The mosquito-plagued outdoorsman has something to look forward to, though his wife may not appreciate it. The National Geographic Society reports that garlic is death to mosquitoes and that entomologists are trying to find out just how it kills, with a view toward developing a better insecticide than types that are judged to be ecologically harmful.

Throughout its history, ever since the Crusaders brought it back to Western Europe, magical properties have been ascribed to garlic. Survivors of the Black Death believed they escaped because of the garlic they chewed. Some have held it to be an aphrodisiac and a cure for mad-dog bites, leprosy and athlete's foot. And Eleanor Roosevelt attributed her fine memory to the three chocolate-covered garlic pills that she ate each morning at breakfast.

A certain delicacy in the use of garlic is admired by gourmets. Queen Victoria's Italian chef chewed garlic, then breathed on his salads. Not for him that crude business of rubbing the bowl with it.

Try breathing some on the next mosquito you encounter.


It is a rare news photographer who goes to work looking as if he had his suits tailored on Savile Row. Or even as if he owned a suit. The thing is to wear gear that can accommodate all the gadgets that go with the trade and will not be unduly damaged while climbing telephone poles and dodging rhinoceroses.

But in Toronto's Maple Leaf Gardens, where employees are required to wear a black tie to some events, photographers who look as if they dressed hurriedly in the darkroom will henceforth be denied entrance.

"Some photographers appear at the Gardens in rather a slovenly condition," Stan Obodiac, publicity director, advised Toronto sports editors in a recent communiqué. "Since they work the prime section at the Gardens, they are more evident to the general public."

This sartorial stance is not altogether new to the Gardens. Rather it is a throwback to Conn Smythe, who built the arena and ruled as absolute despot of the Maple Leafs until 10 years ago, when he sold out to his son and some associates. Smythe insisted that his players wear shirts and ties whenever they appeared in public, even when they came to practice. Reporters who covered the hockey team were refused admission to dressing rooms unless they were attired to Smythe's taste. Only last year Coach John McLellan reprimanded reporters on the hockey beat for letting their hair grow long and not wearing ties.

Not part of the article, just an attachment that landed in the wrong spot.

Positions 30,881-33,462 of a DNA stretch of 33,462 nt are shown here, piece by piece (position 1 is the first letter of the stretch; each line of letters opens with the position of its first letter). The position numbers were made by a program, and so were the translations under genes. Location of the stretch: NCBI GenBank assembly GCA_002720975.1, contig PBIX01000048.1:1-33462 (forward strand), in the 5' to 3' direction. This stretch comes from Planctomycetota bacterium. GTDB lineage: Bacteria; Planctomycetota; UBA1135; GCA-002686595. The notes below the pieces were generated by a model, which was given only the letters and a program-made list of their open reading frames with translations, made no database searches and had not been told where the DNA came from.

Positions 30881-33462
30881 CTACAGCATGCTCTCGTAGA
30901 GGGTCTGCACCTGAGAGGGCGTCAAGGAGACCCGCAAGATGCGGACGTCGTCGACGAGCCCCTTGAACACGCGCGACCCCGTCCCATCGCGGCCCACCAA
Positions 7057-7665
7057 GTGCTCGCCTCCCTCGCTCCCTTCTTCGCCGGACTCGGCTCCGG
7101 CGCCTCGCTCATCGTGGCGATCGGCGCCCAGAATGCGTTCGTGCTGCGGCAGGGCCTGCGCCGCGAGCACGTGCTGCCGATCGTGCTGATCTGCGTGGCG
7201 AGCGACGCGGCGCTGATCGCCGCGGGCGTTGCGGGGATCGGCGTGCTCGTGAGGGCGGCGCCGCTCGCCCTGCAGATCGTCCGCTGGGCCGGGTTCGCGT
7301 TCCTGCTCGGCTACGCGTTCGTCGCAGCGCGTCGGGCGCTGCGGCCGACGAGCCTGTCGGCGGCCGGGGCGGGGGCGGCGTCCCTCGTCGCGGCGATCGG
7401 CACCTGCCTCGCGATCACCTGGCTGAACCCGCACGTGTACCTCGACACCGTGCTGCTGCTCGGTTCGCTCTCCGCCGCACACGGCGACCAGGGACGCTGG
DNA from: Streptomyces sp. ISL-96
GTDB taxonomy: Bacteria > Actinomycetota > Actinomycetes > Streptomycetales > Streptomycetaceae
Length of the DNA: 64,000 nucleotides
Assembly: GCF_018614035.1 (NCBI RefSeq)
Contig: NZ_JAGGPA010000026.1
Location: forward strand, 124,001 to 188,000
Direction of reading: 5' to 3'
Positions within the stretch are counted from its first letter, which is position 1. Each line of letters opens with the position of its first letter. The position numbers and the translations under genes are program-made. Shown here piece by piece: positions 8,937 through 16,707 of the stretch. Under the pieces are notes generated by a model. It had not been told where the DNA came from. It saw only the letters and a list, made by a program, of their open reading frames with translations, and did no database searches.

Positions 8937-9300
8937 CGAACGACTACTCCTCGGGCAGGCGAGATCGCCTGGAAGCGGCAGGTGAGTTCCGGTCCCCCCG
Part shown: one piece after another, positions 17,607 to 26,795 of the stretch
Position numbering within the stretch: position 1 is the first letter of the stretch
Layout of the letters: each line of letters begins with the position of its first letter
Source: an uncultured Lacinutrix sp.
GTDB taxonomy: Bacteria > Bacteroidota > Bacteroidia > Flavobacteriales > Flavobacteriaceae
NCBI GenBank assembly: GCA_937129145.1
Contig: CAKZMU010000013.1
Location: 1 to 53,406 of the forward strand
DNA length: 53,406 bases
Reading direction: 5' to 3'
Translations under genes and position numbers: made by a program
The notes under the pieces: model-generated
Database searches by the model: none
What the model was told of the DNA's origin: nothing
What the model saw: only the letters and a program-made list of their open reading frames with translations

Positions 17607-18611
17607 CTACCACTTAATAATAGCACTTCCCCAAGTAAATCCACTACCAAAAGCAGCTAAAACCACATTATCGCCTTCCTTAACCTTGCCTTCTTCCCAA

Still, reporters are not photographers. The Leafs have conquered many adversaries in their turbulent history, but they may yet rue the day that they challenged such sensitive, artistic—not to mention aggressive—souls as press photographers.


The University of New Mexico is offering the usual variety of noncredit evening courses this fall, but a new one is "spectator football." And while most courses, ranging from "adobe building" to "woodworking," cost $35 or more, this one is being introduced at a loss-leader price of $25. What's more, ladies can bring their husbands for only $10 extra. Or vice versa.

Bill Weeks, former head coach of the UNM Lobos, says he will approach the course "as if the students know nothing." He will begin with the various positions ("You be the halfback, Mrs. Pinkley") and walk the students through the various plays. Such arcane topics as onside kicks and Howard Cosell will be explained later.



•Ed Murphy, assistant basketball coach at New Mexico State, on modern vs. old-time recruiting: "Twenty years ago all you had to do was tell a mother how good her pecan pie was and you got her seven-foot son and a pie a month for four years. Now you take Mom and Dad to the Waldorf, where they order lobster because they have already tried everything else on the menu with 16 other coaches."

•Gene Shue, coach of the Baltimore Bullets, on radio broadcasts of hockey games: "It's like listening to a description of one continuous mistake."